take it literally or...

General discussion of issues related to Theravada Meditation, e.g. meditation postures, developing a regular sitting practice, skillfully relating to difficulties and hindrances, etc.
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dhammastudier
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take it literally or...

Postby dhammastudier » Tue Jun 01, 2010 10:49 pm

ok so in the anipanisatta sutta the buddha says that the meditator is mindful that he breathes in/out short, long, etc. i've been meditating for years and years and have always wondered if he meant to think in words "i'm breathing in long, i'm breathing out short, etc." or just to be focused and present, paying close attention to the breath so you know you breath in short as opposed to being totally oblivious to your breathing in which case you don't know what's going on with your breath, but not literally thinking "i breath in short". see what i'm saying?

how do you guys do it? i've always payed attention and brought it back when my mind wanders. the attention is wordless and the thoughts that wander are words, sounds, and images. what goes on in my head is similar to what happens when you are working on something and the tv distracts you. you look at it and then remember your work and look back at the task at hand. obviously this question leaks into the practice of daily mindfulness in everything else in your life.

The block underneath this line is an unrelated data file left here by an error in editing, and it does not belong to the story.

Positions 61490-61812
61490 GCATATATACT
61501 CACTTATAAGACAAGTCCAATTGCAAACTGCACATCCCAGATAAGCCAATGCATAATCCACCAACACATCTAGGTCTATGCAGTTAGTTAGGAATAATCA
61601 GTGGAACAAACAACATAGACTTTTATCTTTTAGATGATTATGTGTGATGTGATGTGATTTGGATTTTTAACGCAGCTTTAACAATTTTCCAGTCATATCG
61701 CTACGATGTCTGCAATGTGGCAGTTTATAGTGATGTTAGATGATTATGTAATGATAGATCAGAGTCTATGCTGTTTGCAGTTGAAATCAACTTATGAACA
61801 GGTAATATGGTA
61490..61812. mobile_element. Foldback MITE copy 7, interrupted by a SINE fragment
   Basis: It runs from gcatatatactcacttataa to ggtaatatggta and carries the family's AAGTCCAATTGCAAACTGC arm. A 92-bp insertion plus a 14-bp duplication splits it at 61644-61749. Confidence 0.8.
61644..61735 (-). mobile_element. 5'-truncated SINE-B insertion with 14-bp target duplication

any thoughts and/or explanations of what goes on in your head are welcome.

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Goofaholix
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Re: take it literally or...

Postby Goofaholix » Tue Jun 01, 2010 11:01 pm

You can deliberately use long breaths for a while if you want if you need to help the mind calm down.

Otherwise you just let the breathing happen naturally.

If you are doing a mahasi style noting technique then it might be approprate to label the breath as long or short. Otherwise just noticing whether it's relatively long or short is enough and you don't need to make a big thing out of the longness or shortness, it's just one aspect that you might notice.

Some teachers do encourage a progression of longness and shortness though, See Anapanasati by Buddhadasa Bhikku, or some of Ajahn Brahms explanations.
"Proper effort is not the effort to make something particular happen. It is the effort to be aware and awake each moment." - Ajahn Chah
"When we see beyond self, we no longer cling to happiness. When we stop clinging, we can begin to be happy." - Ajahn Chah
"Know and watch your heart. It’s pure but emotions come to colour it." — Ajahn Chah

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Ben
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Re: take it literally or...

Postby Ben » Tue Jun 01, 2010 11:05 pm

Hi zac
So long as you have anchored your attention firmly on the breath, all you need to do with regards those instructions is to be aware is that the breath is long or short. You don't need to verbalize those words.
kind regards

Ben
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in mountain clefts and chasms,
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but great rivers flow silently.

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sobbhesu padaresu ca,
saṇantā yanti kusobbhā,